Business Networking Tips

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Networking is making contacts and giving people the chance to help you in a way that’s mutually beneficial. For your business or idea, networking will help you:
•    Expand your contacts
•    Broaden your outlook by expose your to a wider range of ideas and information
•    Help you find staff or board members: around half of all vacancies are filled through different forms of networking.

Getting started
Your network is already wider than you think. You do not have to know the ‘right people’, but by meeting one new person you add several new layers to your network. Remember the adage about six degrees of separation: your new acquaintance may know the ‘right’ person.
•    Try to attend an event once a month
•    Make at least two new contacts per month
•    Do not go to events with friends: you need to meet new people.

Those who network do so because they want to be there, they want new business, they want to meet new contacts and they understand the initial pressures of joining a group. With this in mind you should approach one of the key organizers and get them to introduce you to possible sources of business.

Recognising the networking types
•    The Newbie Stands alone, smiles inanely, go to the toilet, the bar, the buffet table: anything to avoid talking to someone. The newbie does want to be here and if you are a fellow nervous newbie, is a good person to start talking to.
•    The Amateur Takes unhealthy interest in your business, has a crazy business vision of their own, is unshakeable. Seeks you out at every meeting.
•    The Pro Has been networking forever and knows how to milk their contacts and friends.
•    The Networker Usually has a successful business, and enjoys being at networking events for the buzz and of course, the opportunities. This person will look after the newbie; introductions will follow and will also offer a bit of mentoring (as they probably do all day long in their own business).

Practical tips
•    Get a list of names of who’s going to be at the event so you can target the people you want to meet
•    Do your homework before the event so you have opinions about what is being discussed
•    Get people’s names right
•    Exchange business cards
•    Come armed with a few stock questions
•    Keep abreast of the news and have opinions ready
•    Don’t get drunk
•    If the person you would like to talk to is in the middle of a group, start on the outskirts and work your way in
•    Aim to interest people in who you are and what you can do rather than blatantly trying to sell yourself.

•    Reciprocity is essential. This is a give-and-take situation.
•    Never make promises you cannot keep: it’s easy to try and please in this environment.
•    Links may become broken or obsolete. Check them regularly and repair or renew areas that need attention.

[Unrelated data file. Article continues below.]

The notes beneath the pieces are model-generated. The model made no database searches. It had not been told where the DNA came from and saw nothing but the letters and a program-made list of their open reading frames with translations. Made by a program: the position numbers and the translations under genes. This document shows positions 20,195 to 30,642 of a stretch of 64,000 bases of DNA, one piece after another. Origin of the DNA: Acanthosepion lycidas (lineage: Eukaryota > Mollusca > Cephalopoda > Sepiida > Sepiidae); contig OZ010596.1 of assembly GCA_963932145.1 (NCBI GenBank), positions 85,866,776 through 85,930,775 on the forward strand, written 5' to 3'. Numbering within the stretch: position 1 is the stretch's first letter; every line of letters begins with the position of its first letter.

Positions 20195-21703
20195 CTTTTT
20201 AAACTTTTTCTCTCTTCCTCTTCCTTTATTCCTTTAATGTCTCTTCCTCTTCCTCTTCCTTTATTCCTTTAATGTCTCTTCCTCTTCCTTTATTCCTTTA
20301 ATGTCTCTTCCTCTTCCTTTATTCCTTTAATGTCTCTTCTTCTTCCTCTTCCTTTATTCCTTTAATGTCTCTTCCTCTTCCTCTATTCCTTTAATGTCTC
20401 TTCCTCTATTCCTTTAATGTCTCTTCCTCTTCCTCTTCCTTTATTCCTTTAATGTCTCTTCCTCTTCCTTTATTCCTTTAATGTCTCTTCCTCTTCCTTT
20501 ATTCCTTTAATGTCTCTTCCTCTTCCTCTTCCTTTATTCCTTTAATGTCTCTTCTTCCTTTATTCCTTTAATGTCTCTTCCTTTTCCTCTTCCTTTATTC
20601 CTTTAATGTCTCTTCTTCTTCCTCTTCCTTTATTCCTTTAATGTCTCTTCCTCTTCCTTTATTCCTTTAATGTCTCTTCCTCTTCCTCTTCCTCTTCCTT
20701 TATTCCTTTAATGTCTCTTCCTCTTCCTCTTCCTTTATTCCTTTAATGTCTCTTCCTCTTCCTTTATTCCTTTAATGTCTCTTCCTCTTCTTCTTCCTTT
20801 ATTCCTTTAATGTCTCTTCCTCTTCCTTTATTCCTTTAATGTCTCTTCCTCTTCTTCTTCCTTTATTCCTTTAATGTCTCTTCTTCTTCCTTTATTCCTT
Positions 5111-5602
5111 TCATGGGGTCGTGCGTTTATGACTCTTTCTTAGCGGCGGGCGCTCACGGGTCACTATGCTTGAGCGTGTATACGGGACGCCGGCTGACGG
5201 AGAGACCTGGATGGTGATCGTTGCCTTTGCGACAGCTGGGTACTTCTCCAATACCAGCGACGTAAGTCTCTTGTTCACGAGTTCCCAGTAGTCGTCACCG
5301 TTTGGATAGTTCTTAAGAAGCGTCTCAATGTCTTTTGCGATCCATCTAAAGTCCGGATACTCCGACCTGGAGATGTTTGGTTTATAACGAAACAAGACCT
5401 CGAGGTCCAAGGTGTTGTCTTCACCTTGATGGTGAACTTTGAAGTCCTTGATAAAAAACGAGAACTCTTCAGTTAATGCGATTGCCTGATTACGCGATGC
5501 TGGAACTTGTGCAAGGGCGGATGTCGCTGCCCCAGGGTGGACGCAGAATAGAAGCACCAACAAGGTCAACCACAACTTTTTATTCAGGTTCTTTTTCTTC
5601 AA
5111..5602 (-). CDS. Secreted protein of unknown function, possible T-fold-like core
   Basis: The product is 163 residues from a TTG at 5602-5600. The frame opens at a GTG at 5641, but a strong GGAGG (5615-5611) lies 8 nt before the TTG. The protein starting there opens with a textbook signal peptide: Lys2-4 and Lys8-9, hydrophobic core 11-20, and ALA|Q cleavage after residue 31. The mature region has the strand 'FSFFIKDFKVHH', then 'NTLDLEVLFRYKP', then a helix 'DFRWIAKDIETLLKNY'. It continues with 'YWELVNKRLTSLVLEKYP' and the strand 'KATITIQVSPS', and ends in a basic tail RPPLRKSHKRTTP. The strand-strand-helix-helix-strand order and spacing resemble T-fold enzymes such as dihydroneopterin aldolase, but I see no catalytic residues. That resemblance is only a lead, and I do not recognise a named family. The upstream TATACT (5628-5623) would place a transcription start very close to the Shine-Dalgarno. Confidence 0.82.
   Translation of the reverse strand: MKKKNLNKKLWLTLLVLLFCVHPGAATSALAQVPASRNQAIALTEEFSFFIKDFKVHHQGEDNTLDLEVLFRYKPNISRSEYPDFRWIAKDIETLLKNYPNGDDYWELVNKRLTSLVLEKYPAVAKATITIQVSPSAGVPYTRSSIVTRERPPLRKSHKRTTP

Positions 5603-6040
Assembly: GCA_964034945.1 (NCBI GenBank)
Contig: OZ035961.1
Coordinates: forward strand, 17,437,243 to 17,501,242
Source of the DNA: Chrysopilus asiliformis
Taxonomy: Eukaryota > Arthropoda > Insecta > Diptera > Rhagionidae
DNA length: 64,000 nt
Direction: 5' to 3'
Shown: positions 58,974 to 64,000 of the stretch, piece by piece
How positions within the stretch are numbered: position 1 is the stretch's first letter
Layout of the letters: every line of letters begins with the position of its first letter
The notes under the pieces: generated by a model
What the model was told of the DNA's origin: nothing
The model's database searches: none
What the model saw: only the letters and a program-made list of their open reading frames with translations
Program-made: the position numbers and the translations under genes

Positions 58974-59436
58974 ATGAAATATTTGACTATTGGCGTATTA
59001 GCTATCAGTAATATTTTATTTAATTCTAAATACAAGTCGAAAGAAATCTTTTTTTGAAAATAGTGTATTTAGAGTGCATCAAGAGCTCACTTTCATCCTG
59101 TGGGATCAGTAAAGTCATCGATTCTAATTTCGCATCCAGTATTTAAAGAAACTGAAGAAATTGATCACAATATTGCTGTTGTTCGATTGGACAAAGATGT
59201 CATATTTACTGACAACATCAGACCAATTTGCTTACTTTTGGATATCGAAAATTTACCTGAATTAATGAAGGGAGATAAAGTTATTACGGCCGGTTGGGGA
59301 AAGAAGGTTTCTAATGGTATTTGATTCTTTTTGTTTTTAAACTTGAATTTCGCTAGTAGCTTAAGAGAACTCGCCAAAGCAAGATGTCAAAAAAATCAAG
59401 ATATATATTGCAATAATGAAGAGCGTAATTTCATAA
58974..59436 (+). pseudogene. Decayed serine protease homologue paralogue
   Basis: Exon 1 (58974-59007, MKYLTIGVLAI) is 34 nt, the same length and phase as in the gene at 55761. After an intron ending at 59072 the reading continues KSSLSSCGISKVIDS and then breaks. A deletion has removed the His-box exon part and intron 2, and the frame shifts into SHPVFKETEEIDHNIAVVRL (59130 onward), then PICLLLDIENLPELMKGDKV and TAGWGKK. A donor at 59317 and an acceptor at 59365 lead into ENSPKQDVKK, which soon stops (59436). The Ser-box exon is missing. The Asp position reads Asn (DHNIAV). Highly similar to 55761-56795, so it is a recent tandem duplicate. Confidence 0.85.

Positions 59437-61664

•    Get people’s names right
•    Follow up meetings with a letter of thanks.

10 Essential Tip for Business Networking
1. Elevator speech.    Describe yourself concisely and impressively.
2. Be different.    Differentiate yourself. Aim high. Be best at something.
3. Help others.    Help others and you will be helped.
4. Personal integrity.    Integrity, trust and reputation are vital for networking.
5. Relevant targeting.    Groups and contacts relevant to your aims and capabilities.
6. Plans and aims.    Plan your networking – and know what you want.
7. Follow up.    Following up meetings and referrals makes things happen.
8. Be positive.    Be a positive influence on everyone and everything.
9. Sustained focused effort.    Be focused – and ever-ready.
10. Life balance.    Being balanced and grounded builds assurance.

e-business Concept


e-Business is not primarily about technology (even if the part technology plays in ICT is anything but trivial), but about optimally managing internal processes, and relationships with suppliers, customers and business partners in a complex and often global competitive environment.

It is part of a company’s business strategy; the way a company uses e-business is essentially part of its business model. For instance, the decision whether or not to offer products online is part of the distribution strategy, and the use of e-procurement systems must be embedded in the overall procurement strategy of a company.

Traditionally, many SMEs adopt the basic ICT model, but EU commissioned research indicates that this approach has little impact on the operations SMEs. ICT is categorized as basic, advanced and transforming they have varying impacts on SME operations.

Basic ICT use – little organizational impact

ICT use has become commonplace in modern business. Nearly all companies use e-mail. Many have a website, and some of them offer basic e-commerce services on their website. These basic ICT applications do not have a significant impact on how the company operates, i.e. on its processes or business model.